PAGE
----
It’s absolutely fascinating to me that this incredible insight from a shockingly unexpected source is immediately contrasted by the chief priests and Bible scholars misquoting the Hebrew Bible.

They don’t just make a mistake, and it’s not just a matter of variations in translations or the difference between quoting the Hebrew text versus quoting the Greek translation of the text. It says the exact opposite of what the passage they quote actually says. Let’s look at them side by side:

Here’s what the religious leaders tell the corrupt King Herod Micah 5:2 says:

And you, Bethlehem (in the land of Judah),
are not at all least among the leaders of Judah
because a leader will come from you
who will care for my people, Israel.

(Matthew 2:6)

Here’s what Micah 5:2 actually says:

And you, Bethlehem of Ephrath [“the ash heap”],
the least of Judah’s clans,
from you shall one come forth from Me
to be ruler of Israel

(Alter, 2019, Micah 5:2)

But that’s not all. The quote presented to Herod not only drastically changes what it says, but it leaves off a necessary part of the thought. Here’s the whole thing:

And you, Bethlehem of Ephrath [“the ash heap”],
the least of Judah’s clans,
from you shall one come forth from Me
to be ruler of Israel
whose origins are from ancient times,
from days of yore.
Therefore shall He give them over
till the time the woman in labor bears her child,
and the rest of his brothers shall come back with the Israelites.
And he shall stand and shepherd them
by the might of the LORD,
by the pride of the name of the LORD his God.
And they shall dwell secure,
for then shall he be great to the ends of the earth

(Alter, 2019; Micah 5:2-4)

So we have foreign astrologers accurately hearing and understanding God without any hint that they are becoming Jewish or Christian (not yet a thing that existed) or committing to obey scriptures or change anything about how they live aside from traveling to find the newly born king of the Judeans. And at the same time, we have our first introduction to the religious establishment to be misquoting scripture and the first introduction to the political government of Israel murdering Israelite children rather than shepherding them so that they can “dwell secure.”

The self-emptying love God has for the world created in Genesis and the teaching designed to bring life and give good gifts to all people and all creation (see Deuteronomy 28-30) seems to have been forgotten. It seems to have been replaced the so-called wisdom of the world, where everyone knows that prosperity comes through taking it for yourself no matter who gets in the way.

The result? Death. Herod sacrificed babies to secure his own prosperity. Later, Jesus will have a lot to say about people who follow the way of the Hinnom Valley and the suffering they cause for themselves and others.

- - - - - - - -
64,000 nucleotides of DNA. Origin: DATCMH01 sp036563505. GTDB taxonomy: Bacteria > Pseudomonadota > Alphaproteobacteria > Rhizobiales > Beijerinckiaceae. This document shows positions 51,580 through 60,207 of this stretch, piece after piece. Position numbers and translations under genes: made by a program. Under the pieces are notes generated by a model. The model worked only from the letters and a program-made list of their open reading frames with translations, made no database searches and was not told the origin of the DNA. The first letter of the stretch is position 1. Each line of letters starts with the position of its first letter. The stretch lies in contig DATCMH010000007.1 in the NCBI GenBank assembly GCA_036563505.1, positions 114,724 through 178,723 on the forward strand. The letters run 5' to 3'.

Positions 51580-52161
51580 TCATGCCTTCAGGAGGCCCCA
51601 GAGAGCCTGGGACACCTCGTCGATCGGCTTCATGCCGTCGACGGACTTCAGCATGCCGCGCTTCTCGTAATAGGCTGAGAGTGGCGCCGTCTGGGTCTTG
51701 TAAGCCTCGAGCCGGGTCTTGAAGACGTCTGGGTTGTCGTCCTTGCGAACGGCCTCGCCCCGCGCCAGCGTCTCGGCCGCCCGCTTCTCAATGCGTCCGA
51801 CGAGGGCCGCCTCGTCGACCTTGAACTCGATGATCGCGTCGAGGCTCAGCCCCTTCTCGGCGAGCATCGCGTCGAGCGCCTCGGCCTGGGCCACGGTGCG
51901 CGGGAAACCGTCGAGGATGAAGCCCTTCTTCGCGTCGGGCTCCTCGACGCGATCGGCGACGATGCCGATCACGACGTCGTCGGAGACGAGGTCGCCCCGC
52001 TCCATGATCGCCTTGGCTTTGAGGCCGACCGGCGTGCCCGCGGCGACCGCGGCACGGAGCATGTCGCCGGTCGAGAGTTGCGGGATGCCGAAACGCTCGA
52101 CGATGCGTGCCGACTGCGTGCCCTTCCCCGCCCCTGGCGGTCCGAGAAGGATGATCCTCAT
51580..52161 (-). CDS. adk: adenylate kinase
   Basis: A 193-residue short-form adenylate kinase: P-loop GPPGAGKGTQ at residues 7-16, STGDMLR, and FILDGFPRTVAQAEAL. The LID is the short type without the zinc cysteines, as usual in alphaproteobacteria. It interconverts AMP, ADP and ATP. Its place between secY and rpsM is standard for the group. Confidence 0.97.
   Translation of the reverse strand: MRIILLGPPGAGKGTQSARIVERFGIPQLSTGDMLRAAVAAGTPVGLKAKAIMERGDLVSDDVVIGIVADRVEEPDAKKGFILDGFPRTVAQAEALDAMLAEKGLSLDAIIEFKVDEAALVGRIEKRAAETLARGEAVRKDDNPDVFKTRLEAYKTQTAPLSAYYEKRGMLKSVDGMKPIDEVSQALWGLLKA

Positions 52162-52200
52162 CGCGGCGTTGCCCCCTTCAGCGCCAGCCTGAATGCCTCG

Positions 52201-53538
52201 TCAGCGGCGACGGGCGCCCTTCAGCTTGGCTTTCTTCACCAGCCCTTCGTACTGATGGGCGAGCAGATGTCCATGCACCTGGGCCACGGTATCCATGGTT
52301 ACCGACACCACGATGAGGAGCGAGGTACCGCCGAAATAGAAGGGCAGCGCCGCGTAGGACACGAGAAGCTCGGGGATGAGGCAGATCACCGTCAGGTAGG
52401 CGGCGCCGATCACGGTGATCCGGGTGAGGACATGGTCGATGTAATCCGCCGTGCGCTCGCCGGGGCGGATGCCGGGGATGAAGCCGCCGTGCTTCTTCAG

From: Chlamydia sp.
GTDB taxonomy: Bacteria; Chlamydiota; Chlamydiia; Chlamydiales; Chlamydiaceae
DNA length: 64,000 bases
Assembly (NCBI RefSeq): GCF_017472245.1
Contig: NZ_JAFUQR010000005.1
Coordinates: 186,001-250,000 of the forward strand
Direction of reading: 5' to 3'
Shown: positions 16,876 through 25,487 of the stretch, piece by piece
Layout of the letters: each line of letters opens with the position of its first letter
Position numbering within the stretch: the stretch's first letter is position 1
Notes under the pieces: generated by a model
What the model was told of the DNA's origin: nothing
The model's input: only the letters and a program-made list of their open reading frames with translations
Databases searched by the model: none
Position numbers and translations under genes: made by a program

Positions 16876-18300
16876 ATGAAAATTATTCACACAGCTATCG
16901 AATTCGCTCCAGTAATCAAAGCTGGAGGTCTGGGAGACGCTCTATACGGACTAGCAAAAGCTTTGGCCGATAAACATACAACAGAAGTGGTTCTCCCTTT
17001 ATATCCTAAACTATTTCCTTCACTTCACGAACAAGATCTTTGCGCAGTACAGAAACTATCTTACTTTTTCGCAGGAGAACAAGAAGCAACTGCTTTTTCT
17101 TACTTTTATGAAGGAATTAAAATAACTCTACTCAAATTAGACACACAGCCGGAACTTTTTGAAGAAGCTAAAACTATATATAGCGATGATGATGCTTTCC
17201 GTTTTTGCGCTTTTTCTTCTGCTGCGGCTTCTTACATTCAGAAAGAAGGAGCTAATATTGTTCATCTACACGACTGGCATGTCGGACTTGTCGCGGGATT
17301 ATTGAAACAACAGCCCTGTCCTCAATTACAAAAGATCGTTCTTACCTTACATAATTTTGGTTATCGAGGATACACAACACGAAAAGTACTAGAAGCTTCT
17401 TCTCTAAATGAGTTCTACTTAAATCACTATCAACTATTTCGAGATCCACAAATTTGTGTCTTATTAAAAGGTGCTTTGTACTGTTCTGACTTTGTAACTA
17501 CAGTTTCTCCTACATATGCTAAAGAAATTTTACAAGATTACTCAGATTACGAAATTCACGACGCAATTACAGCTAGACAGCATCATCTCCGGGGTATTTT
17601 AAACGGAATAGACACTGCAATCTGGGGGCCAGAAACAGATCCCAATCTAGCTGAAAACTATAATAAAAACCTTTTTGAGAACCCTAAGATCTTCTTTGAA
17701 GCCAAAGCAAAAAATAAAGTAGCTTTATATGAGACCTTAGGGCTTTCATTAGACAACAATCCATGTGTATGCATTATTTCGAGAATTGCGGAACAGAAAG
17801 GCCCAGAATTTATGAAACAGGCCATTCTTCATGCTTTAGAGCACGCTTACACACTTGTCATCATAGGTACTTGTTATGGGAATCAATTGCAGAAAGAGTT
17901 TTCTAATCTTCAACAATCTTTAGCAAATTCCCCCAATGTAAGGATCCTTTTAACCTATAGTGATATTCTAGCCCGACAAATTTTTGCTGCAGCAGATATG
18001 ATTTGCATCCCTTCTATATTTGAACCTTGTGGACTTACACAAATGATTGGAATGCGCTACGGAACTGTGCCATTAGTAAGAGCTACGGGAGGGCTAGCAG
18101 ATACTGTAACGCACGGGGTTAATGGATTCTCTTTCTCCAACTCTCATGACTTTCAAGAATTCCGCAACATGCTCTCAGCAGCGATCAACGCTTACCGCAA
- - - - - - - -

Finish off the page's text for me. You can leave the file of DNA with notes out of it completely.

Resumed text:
Herod is mirroring the horrors committed by the people before him who sought prosperity by burning their own children alive as a sacrifice to the god Moloch, who promised prosperity in return.

Jesus and his family, to the contrary, already demonstrate the themes he goes on to teach as his central message throughout the rest of Matthew that his honor is found in humility, his power is found in generosity, and not even self-defense justifies returning violence for violence but faithfully trusting God included running away to the place their ancestors had been enslaved rather than any attempt to return force and violence toward Herod or his soldiers.

Joseph and Miriam’s trust eventually led to victory: Jesus lived but Herod died.

The structure of Matthew makes this chapter the call to which chapter 27 is the response. Herod is replaced by Pilate. The religious leaders continue to misrepresent scripture and God. People who were typically undervalued and overlooked proved to be the most faithful. And when Pilate tried to kill Jesus, he lost. Sure, Jesus died, but Pilate and the chief priests still lost because they chose the way of the Hinnom Valley, and Jesus chose the way of Torah and the Lord. And Chapter 28 demonstrates the truth of that victory when Jesus was raised up again.

Frankly, it’s pretty easy for me to sympathize with the chief priests and the Bible scholars in Matthew 2. They were afraid of the violence that awaited anyone who got on Herod’s bad side. Survival is a powerful motivator.

Even diligently pursuing prosperity and security is pretty relatable. Herod did it with murder, so I don’t relate much with the specific methods, but I certainly have my own ways of trying to force my reality to match what makes me feel most secure rather than what promotes the best world for everyone.

It takes a lot of trust to stay faithful to refusing to use force to refusing to prioritize my own security over others’ needs. That trust—if we can find it—is that we know where to place our trust that we will be ok even if everything goes wrong. It’s in the confidence that we won’t be alone even if everything is taken from us. It’s the assurance that faithfulness to God’s values leads to life even when the surface circumstances look like death, even include real loss, perhaps even dying.

But it’s not just about me. It’s about all of us, all of the world God created and inhabits. If I insist on responding in ways the produce life and love, then even if someone else uses force against me, I have the victory. That’s the paradox of Jesus.